Evolution of American identity

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(I’m interested in this topic because what happens in America continues to affect us – our economy and our political life.)

I see two things about American national identity. First, it’s not the same today as it was conceived bythe country’s “Founding Fathers”.(Yes, “fathers” because those who signed the country’s Declaration of Independence from British rule and its Constitutionwere all males.) And second, Americans’present sense of national identity is creating a growingincongruity withtheirpresidential electoral process.

Evolving idea of “national identity”.The Founding Fathers saw national identity in terms of being citizens of a State of the Union. To them, “national identity”was being a Virginian, or Texan, or from Michigan or Maine. The concept of “being American” was in reference only to their being domiciledin a continent of that name. Yes, they were “the people of the United States” but citizens of a State.

The concept of a “United States” was “a Union of States”.Governance at the Union level was limited to (1) regulating inter-State commerce (including operatingpostal services and managing a common currency and Reserve for all the States); (2) conducting foreign policy (including issuing a common passport for all citizens of the States); and (3) ensuring the collective defense of all the States.
Being “a United States citizen” was secondary to (anda derivative of) being firstfrom a State.

In the US Civil War, the “nationalistic divides” of those who fought it werebounded bywhich States they were from. They fought for their States. The Union and Confederacy flags wereemblems of the shared interests of the States, not a common “national identity”of the combatants. In a word, they were Georgians and Alabamans fighting for the Confederacy, and New Yorkers or Pennsylvanians fighting for the Union.

Not anymore. Today, “State-based national identity” has given way to a “Union-based identity”. Americans have evolved a sense of common national identity“across States” and away from the identity envisioned by the Founding Fathers. They’renow “Americans” and are “people and citizens of the United States” morethan being Georgian or from Massachusetts. They’re Americans first, before being from Dakota or New Hampshire.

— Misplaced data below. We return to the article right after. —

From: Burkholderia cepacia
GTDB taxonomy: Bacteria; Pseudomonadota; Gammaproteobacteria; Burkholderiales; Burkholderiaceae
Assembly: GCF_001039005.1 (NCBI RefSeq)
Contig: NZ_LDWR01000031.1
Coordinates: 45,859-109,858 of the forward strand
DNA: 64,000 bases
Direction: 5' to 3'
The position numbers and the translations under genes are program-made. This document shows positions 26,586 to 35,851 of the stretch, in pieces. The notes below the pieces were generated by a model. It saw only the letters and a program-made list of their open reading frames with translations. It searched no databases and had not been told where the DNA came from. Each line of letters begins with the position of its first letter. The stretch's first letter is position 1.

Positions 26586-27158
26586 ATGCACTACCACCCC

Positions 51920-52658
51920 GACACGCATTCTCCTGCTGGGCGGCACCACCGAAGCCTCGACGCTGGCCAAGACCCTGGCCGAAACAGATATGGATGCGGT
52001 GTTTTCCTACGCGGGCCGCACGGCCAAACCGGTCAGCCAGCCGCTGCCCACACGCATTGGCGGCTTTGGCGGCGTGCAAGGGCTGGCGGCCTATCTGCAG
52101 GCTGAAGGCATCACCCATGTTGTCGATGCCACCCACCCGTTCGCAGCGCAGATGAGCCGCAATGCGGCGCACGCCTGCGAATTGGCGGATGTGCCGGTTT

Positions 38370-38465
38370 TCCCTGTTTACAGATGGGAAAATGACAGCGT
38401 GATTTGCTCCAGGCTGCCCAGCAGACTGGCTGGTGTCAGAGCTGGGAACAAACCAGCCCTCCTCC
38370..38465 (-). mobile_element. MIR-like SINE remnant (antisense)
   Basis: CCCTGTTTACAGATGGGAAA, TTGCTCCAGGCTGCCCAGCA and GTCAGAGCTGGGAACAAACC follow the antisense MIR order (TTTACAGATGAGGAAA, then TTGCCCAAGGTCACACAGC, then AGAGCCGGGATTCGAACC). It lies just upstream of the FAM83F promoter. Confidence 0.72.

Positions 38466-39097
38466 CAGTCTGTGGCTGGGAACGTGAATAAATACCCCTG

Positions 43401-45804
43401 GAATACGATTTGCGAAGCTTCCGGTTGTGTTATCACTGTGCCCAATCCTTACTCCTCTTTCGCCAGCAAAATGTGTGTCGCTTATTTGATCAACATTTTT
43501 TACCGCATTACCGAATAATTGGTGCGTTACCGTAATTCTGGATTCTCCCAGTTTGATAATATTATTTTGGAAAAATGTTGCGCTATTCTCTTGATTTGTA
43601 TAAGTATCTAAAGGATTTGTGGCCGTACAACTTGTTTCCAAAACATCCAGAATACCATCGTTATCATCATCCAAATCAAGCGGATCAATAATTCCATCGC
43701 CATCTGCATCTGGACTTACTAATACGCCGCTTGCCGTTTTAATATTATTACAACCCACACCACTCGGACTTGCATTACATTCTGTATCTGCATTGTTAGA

This, because of three historical transformations of American life.First, their foreign wars.They fought against each other as citizens of a State in the Civil War, but when they began fighting “others” in their foreign wars (from the Spanish-American War to their engagements in Afghanistan and other places today) they fought “enemies” who were “not Americans”. They bled together, wonand lost battles together – as Americans(not as Californians or from Delaware).

Second, the globalization of US commerce created a common national identity behind a single “national brand”. They were selling products “Made in America” by “Americans” (not cars “made in Michigan” or cereals and dairy produced in Iowa or Nebraska). They were competing with products of other nations.

And third, Americans today are highly mobile and their sense of who they are have been broadened by immigration. For most Americans, these have obliterated their identity with asingular place in the Union. They could be born in a State(or another country), grew up elsewhere, get educated in another, have a career in still another. Mobility and immigrationhavetransformed American national identity from being of a State, to being “an American” (or a hyphenated American like Asian-American).